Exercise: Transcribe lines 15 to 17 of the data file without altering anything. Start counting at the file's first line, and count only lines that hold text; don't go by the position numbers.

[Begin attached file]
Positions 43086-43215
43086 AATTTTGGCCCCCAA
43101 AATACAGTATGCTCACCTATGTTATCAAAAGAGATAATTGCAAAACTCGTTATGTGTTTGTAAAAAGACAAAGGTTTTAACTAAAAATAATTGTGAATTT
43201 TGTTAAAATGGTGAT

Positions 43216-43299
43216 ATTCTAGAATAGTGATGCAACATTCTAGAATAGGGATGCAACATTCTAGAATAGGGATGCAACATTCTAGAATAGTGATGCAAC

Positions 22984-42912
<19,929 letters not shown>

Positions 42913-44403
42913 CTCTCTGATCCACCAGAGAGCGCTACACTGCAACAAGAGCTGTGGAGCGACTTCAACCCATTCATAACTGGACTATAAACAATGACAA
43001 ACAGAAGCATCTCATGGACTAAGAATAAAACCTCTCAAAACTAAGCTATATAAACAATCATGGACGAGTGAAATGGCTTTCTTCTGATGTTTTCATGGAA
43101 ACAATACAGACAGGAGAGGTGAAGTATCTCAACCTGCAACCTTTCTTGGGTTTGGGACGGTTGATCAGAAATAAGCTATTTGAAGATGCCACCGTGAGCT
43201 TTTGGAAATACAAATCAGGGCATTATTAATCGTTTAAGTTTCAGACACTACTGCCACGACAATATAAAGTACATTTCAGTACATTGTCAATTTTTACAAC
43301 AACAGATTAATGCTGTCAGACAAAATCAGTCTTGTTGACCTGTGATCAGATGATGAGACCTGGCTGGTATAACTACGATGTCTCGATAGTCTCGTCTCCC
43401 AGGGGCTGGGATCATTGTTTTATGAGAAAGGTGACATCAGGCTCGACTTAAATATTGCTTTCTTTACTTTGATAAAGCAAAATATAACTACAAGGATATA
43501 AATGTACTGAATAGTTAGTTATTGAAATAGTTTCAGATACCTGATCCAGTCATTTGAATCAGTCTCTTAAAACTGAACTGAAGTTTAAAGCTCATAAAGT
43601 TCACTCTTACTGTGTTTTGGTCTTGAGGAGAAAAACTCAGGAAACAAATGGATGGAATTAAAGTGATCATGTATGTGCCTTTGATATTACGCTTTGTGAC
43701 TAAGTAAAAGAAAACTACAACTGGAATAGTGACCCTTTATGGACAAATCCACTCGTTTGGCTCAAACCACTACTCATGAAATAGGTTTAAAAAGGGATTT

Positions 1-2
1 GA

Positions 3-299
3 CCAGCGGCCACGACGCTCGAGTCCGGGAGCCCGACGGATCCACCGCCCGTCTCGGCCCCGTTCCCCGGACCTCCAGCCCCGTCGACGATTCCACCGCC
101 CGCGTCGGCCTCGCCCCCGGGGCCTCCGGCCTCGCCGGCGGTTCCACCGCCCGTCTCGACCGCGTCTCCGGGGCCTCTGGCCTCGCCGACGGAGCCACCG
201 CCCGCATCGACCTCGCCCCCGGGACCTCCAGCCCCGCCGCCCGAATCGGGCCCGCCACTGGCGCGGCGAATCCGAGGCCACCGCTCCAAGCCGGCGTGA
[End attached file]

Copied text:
43401 AGGGGCTGGGATCATTGTTTTATGAGAAAGGTGACATCAGGCTCGACTTAAATATTGCTTTCTTTACTTTGATAAAGCAAAATATAACTACAAGGATATA
43501 AATGTACTGAATAGTTAGTTATTGAAATAGTTTCAGATACCTGATCCAGTCATTTGAATCAGTCTCTTAAAACTGAACTGAAGTTTAAAGCTCATAAAGT
43601 TCACTCTTACTGTGTTTTGGTCTTGAGGAGAAAAACTCAGGAAACAAATGGATGGAATTAAAGTGATCATGTATGTGCCTTTGATATTACGCTTTGTGAC